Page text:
Asked to do a ”Ted Talk-style”-talk at an event, I say Yes without giving it a second thought. Four days before the event, I am startled when I realize that it’s time to figure out, in general terms, what to speak about. So I spend a few hours jotting down ideas on a piece of paper, that turns into two pieces of paper. Three. Four. Five even. There’s enough material there for a half day workshop, when in reality I have approximately 12-15 minutes. So I let it rest, go about my days, letting the ideas and my intention for the day percolate quietly in the background.

Sit myself down two nights before the event, flicking through those five pages worth of ideas, grabbing an empty piece of paper and write… and what comes up is quite different from what was on the first five pieces of brainstorming material. Get busy with other things, and my presentation is put on the back-burner again.

Waking up at four am, I lie in the dark in my bed, and start to hold an imaginary presentation, putting myself on that stage, and start to speak. I find words, ponder what worth they carry, move ahead, not really getting any sense of flow at all, so after some time I turn on the light, pick up a book, and read until my eyelids start to flutter. Turn off the light and go back to sleep for a few more hours.

As I awaken, I get up on that imaginary stage again, start to give my talk, and then, a few minutes in, I fall into that place where I know I do my best. The place where I am free of must’s and should’s, where I flow with what wants to happen. I hear the difference in my voice, how the pace of my speech slows down, how I articulate myself, and a tell-tale sign are the pauses that become an integral part of how I show up. Attuned to what wants to happen I don’t know beforehand what will come out of my mouth, so the listening within is a crucial part of how I do me. I flow with it for ten minutes or so, come to a natural close, and step off stage.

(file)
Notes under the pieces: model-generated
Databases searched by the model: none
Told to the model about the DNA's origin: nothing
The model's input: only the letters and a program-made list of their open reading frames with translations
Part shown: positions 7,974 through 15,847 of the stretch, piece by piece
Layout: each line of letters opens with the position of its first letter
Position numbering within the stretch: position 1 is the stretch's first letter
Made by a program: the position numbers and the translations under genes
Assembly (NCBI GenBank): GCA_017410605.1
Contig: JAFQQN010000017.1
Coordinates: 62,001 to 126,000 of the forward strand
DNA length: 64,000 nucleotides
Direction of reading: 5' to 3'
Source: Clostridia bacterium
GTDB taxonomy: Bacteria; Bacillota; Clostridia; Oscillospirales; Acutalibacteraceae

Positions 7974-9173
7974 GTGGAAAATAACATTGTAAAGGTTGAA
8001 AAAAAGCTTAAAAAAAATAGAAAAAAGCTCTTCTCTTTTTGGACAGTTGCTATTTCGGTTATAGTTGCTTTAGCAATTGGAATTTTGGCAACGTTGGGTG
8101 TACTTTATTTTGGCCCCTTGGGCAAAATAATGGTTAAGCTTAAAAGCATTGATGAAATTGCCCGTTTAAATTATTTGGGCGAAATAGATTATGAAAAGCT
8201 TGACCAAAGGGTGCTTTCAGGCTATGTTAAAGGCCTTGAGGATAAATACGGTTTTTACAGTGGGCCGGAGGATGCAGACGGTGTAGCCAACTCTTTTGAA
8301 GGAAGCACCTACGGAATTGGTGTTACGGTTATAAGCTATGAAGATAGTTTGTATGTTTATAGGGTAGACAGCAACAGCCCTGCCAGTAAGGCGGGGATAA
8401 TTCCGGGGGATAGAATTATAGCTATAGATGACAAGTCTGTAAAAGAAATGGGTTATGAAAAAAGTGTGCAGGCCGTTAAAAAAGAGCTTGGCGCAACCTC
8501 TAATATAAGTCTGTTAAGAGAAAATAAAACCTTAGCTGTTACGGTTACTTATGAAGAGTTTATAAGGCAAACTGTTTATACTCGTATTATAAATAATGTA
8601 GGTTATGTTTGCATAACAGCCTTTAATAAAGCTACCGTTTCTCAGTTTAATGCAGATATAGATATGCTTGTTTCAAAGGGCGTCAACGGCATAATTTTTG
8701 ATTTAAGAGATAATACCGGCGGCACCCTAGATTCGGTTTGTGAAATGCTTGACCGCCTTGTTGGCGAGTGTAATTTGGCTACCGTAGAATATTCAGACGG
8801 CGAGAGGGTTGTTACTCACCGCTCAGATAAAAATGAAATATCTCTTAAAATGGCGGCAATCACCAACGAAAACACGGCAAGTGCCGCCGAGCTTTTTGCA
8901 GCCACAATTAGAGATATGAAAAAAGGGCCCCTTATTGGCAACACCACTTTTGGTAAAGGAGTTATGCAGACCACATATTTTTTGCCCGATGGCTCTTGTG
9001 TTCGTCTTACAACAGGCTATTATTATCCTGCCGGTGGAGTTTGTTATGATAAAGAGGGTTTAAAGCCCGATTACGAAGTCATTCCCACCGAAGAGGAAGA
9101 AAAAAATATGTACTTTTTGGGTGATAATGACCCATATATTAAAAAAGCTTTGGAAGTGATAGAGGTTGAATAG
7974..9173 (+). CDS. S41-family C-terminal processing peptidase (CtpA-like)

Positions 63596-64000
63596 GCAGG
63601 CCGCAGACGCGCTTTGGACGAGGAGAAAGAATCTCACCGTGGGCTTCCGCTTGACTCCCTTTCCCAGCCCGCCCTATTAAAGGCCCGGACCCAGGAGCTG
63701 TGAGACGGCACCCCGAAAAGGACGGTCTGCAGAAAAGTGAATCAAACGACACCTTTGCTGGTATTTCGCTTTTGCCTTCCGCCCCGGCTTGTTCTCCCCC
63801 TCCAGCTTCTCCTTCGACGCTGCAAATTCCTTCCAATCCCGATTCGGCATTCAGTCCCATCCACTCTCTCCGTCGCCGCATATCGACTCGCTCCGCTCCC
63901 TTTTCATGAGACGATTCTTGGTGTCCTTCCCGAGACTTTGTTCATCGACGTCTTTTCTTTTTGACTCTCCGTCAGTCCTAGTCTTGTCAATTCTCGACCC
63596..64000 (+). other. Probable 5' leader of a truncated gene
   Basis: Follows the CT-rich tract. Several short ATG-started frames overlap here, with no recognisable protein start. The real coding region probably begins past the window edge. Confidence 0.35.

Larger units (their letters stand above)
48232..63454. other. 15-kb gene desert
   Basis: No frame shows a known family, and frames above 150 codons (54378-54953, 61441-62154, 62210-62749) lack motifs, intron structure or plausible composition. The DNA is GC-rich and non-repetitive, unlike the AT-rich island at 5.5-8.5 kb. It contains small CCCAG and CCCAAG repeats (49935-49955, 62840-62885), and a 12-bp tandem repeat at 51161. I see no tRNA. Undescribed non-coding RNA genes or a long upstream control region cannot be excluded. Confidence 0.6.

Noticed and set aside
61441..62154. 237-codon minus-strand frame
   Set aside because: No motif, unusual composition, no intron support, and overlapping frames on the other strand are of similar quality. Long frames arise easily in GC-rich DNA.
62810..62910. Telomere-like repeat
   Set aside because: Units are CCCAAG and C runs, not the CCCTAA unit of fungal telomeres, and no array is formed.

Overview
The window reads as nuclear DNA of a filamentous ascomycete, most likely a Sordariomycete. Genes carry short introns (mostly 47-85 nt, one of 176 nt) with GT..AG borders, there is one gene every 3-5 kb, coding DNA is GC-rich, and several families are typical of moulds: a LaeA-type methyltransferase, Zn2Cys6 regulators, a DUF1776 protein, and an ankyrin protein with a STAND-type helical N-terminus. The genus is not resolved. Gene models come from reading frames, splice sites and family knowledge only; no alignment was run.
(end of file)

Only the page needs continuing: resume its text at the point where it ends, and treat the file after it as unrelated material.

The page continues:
Pleased with myself I know what I just did would have fit perfectly on that stage tomorrow, giggling a bit as I am curious if tomorrow’s talk will be as good as the one I just gave with Pop the cat lying next to me in bed as my not-too-attentive audience, in the semi-darkness of the bedroom, well before the rising sun, the chirp of the birds and the hum of traffic pick up, informing me that a new day has come.

If I flow with what wants to happen tomorrow, all will be well.